Today's tough times have spawned a variety of creative money-saving strategies, from living in an RV to doing without a fridge. These tips might not be for everybody, but they can save hundreds of dollars a year for those brave enough to implement them. Here are 11 ideas from frugal bloggers:
[In Pictures: 10 Ways to Save on Food Costs]
Reuse plastic sandwich bags. Sandwich bags can be easily rinsed out, dried, and used again the next day. As long as the bags didn't touch raw meat, it's hygienic—and environmentally friendly. With a pack of 100 bags going for around $3, a family of four can save about $30 a year.
Make your own cleaning supplies. Martha Stewart has long recommended vinegar and lemons as kitchen cleaners. To absorb unpleasant smells, leave vinegar in a shallow bowl on a kitchen counter. To deodorize a garbage disposal, squeeze lemon juice down it.
Ignore expiration dates on food. While no one should take this recommendation too far, expiration dates on perishable items tend to be overly conservative. That's why food writer Jonathan Bloom suggests relying on your sense of smell and taste instead. Instead of tossing stale bread, for example, consider using it to make bread crumbs or French toast.
Stop drinking soda (or another beverage). Tricia at Blogging Away Debt tried giving up soda as a way of cutting back on grocery costs. She estimates that if both she and her husband are successful in giving up fizzy drinks, they'll save about $50 a month. Going cold turkey with other drinks, from lattes to bottled water, can produce similar effects.
Move back home with your parents, at any age. When writer Nan Mooney became a single mom in her 30s, she moved in with her parents, who also provide some child care. The arrangement allows her to afford motherhood, she says. Other grown kids say they also enjoy the arrangement, even if it means giving up some privacy. Parents can benefit, too—they get free pet sitters and help reducing their cost of living.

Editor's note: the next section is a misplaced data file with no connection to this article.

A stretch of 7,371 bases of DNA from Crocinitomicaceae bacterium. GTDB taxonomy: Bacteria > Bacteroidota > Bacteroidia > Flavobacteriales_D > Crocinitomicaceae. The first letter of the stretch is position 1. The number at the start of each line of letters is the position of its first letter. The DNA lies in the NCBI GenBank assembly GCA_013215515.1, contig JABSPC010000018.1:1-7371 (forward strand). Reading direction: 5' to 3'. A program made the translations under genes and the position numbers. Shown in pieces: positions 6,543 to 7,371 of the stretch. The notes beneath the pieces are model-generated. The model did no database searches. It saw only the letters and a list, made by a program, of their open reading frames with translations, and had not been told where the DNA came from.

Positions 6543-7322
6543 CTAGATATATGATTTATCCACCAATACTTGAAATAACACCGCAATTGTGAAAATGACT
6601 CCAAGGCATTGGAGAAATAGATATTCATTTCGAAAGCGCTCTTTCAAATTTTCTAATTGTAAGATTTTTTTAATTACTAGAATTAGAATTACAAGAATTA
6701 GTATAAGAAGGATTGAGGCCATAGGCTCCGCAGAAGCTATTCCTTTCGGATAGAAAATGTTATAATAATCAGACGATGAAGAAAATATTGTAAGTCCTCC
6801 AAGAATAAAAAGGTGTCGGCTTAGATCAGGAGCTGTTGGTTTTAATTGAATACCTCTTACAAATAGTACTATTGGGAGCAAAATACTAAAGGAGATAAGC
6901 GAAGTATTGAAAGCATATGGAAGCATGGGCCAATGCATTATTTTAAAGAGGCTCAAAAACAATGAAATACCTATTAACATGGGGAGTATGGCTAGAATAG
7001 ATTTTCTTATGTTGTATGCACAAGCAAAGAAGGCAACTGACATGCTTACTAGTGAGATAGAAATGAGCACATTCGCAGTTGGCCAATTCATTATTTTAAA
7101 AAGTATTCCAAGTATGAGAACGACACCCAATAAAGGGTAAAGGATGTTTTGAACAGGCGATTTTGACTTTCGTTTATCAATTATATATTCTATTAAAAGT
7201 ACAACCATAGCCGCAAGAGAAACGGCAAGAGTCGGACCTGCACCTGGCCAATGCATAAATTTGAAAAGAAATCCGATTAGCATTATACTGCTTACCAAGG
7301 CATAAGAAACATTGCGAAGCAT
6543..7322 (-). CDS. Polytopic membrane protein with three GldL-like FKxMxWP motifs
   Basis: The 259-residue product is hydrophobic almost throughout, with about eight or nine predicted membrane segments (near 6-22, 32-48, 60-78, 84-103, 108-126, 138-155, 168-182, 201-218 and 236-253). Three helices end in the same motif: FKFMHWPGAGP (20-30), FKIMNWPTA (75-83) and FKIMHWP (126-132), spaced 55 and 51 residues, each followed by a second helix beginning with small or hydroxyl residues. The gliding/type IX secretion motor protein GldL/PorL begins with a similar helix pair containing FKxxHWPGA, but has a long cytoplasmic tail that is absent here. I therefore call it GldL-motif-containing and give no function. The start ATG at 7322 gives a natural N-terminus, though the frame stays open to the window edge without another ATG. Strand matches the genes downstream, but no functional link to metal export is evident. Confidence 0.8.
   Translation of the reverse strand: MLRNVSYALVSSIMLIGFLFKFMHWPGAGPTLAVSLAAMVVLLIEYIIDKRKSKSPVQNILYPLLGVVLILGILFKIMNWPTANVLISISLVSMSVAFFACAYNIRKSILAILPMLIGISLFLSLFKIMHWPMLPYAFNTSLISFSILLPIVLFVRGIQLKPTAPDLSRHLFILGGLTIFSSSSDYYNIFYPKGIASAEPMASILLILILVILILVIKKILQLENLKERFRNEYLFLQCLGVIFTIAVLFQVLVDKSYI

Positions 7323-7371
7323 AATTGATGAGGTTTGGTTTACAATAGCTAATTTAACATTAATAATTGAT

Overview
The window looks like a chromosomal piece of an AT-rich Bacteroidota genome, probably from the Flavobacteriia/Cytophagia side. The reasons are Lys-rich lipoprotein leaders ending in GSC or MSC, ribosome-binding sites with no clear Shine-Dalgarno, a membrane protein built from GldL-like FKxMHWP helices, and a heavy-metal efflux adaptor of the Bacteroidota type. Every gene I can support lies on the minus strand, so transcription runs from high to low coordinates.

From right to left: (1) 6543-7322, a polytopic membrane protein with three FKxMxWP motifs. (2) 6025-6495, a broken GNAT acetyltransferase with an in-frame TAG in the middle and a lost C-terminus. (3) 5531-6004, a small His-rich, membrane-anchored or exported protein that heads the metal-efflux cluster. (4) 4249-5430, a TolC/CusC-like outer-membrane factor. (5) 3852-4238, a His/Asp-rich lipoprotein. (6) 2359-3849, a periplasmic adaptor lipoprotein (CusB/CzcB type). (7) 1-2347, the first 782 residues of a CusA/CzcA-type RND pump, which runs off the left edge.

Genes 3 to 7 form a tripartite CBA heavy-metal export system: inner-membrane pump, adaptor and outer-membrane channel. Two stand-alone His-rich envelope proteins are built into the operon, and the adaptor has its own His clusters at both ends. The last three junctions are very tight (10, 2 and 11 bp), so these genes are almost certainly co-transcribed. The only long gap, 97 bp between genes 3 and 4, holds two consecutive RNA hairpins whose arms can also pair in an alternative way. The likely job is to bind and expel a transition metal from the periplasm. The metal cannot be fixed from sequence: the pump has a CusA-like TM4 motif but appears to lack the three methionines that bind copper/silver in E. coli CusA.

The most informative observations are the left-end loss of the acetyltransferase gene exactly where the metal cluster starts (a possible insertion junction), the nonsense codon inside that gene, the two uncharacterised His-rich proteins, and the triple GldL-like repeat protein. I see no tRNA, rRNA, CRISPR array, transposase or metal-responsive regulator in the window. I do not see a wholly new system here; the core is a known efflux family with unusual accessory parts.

Get rid of your carpet. The blogger Clever Dude points out that having and caring for carpet requires regular shampooing and steaming, electricity to vacuum, and even potential medical costs stemming from embedded allergens such as pet dander and molds.
Hold a no-spend month. That's what Rachel at the Small Notebook blog did. Her family of three made it a goal to live on $250 or less for the entire month. That included gas, entertainment, food, and other everyday expenses. She says it helped make her more aware of the unnecessary items she had been buying.
Take cold showers. Andy Hough, author of the blog TightFistedMiser.com, argues that skipping hot water will reduce the expense of heating up the water as well as the water bill itself, since you'll likely take shorter showers.
Stop using a fridge. While ice cream and cheese lovers will resist this change, Hough insists it's entirely possible, although a few dietary changes might be necessary.
Replace your house with an RV. That's how Glenn Morrissette, 42, manages to live on just $11,000 per year. He pays no rent, needs no car, and can live wherever he wants. A professional musician, Morrissette can work by computer from any location.
Turn your car off—while it's still moving. While the American Automobile Association warns against this technique, some bloggers are promoting it as a way of saving gas. By using the car's momentum to glide into parking spaces or move downhill, you can get where you're trying to go without burning any fuel. Just make sure you practice driving without power steering and power brakes in an open space before experimenting near other cars—or people. And never try this at high speeds. Even though some blogs recommend it, it's too dangerous.
Do you have any extreme strategies of your own? If so, please share them below.